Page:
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RE: Maybe why Avante-garde looping in US...

I always sing what I play (or, more accurately, play what I sing) when I
notice that my improvising is in danger of either becoming too technical or
directionless. It always grounds me instantly. It's a great technique for
any style of playing - or at least, any style of single-line playing (it's 
little hard to hum chord changes, though I could see using vocalizations to
help articulate the rhythms of chord hits)...

Warren Sirota

> -----Original Message-----
> From: Kevin [mailto:kevin@TheNettles.com]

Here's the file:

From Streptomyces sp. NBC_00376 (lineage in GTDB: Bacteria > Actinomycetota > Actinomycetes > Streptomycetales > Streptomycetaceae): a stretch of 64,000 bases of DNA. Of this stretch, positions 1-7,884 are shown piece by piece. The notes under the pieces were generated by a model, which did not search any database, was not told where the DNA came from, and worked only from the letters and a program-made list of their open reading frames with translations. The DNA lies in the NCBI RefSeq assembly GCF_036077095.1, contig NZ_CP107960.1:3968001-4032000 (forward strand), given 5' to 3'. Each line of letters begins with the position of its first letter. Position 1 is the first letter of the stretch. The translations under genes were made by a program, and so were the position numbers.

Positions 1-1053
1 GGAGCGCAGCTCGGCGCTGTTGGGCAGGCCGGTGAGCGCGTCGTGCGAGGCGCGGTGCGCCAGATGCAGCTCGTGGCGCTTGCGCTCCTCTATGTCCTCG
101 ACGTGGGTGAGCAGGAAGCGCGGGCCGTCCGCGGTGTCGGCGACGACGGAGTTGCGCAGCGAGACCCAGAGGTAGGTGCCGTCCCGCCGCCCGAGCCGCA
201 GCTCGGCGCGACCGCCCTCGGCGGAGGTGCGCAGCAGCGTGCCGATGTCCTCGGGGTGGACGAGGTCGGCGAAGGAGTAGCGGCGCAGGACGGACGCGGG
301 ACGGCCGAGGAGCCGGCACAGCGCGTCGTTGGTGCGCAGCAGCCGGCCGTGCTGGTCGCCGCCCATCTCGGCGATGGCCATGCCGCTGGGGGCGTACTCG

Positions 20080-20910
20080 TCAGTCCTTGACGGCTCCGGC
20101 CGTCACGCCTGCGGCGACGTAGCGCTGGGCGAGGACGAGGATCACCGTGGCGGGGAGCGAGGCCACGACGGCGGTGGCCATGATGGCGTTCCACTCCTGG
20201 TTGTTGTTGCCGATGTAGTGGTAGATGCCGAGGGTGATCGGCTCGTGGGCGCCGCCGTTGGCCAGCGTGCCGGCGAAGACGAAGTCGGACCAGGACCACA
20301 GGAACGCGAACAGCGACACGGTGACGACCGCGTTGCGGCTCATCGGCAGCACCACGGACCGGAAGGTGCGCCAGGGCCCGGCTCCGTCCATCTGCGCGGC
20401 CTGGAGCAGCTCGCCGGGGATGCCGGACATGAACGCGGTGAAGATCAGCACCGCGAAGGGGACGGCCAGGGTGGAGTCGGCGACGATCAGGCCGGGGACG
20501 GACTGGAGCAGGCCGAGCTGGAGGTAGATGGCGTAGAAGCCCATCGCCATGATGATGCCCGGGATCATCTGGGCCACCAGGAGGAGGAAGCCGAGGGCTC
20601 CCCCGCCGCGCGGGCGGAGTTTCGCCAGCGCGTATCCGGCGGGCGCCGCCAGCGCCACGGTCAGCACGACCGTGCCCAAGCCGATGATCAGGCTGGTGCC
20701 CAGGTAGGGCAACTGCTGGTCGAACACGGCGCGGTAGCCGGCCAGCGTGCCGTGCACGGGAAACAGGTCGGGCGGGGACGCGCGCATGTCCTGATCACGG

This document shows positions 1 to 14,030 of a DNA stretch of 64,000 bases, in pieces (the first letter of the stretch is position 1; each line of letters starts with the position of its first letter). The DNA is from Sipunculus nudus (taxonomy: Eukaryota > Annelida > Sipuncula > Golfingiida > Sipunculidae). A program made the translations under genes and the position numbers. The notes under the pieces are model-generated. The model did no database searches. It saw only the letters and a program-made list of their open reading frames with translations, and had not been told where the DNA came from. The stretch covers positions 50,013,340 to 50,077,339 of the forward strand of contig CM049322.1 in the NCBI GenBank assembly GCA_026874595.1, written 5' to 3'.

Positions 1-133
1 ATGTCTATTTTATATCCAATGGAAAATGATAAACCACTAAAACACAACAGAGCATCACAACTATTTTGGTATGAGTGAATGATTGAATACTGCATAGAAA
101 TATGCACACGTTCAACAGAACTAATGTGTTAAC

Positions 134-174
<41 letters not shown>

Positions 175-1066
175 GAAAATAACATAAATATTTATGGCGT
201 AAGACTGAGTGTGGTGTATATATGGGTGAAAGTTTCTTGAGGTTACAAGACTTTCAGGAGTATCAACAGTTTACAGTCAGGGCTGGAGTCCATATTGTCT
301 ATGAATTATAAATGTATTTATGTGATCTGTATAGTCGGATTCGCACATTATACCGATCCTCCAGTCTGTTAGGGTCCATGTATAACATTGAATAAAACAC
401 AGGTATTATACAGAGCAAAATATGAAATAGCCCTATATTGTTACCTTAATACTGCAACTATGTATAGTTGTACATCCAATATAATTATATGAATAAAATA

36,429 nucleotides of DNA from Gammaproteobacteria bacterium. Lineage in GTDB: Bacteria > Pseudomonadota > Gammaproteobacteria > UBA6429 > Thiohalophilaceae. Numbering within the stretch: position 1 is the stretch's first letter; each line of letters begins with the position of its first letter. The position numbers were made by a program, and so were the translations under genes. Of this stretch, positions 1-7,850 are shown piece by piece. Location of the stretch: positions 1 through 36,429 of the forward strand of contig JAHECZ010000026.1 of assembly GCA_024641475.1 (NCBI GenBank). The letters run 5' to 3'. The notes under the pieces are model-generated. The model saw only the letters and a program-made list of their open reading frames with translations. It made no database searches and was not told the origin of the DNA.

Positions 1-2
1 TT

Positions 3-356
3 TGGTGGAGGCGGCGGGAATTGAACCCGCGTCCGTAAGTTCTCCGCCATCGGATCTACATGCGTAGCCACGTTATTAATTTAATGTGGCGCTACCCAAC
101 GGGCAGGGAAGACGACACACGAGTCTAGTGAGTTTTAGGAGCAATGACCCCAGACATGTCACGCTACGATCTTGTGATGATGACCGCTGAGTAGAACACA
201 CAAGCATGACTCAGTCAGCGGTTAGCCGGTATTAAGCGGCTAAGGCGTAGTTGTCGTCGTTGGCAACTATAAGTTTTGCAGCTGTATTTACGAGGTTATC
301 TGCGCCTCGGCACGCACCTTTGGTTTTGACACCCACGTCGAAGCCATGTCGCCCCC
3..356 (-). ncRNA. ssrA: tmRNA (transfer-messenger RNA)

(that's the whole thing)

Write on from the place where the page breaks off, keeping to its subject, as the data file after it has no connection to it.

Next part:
> Sent: Thursday, February 02, 2006 11:00 PM
> To: Loopers-Delight@loopers-delight.com
> Subject: Re: Maybe why Avante-garde looping in US...
> From: "loop.pool" <looppool@cruzio.com>
>  > fascinating concept.   can you elaborate on that?
>  > is it a personal theory or have you read anything 
> specifically about that  > subject?
> Singing the lines you play when you solo is common practice 
> among jazz musicians and has been for a long time.  Zappa's 
> "little Italian virtuoso" Steve Vai uses the technique to 
> construct his solos.  The scientific research is catching up 
> with this now.  I've read a bunch of articles on the subject. 
> One person who's been doing research on the neurological 
> relationship between music and speech is Dr. Ingrid Johnsrude 
> over at McGill University.
> Cheers,
> Kevin
> Progressive and Exciting Celtic Music
> www.TheNettles.com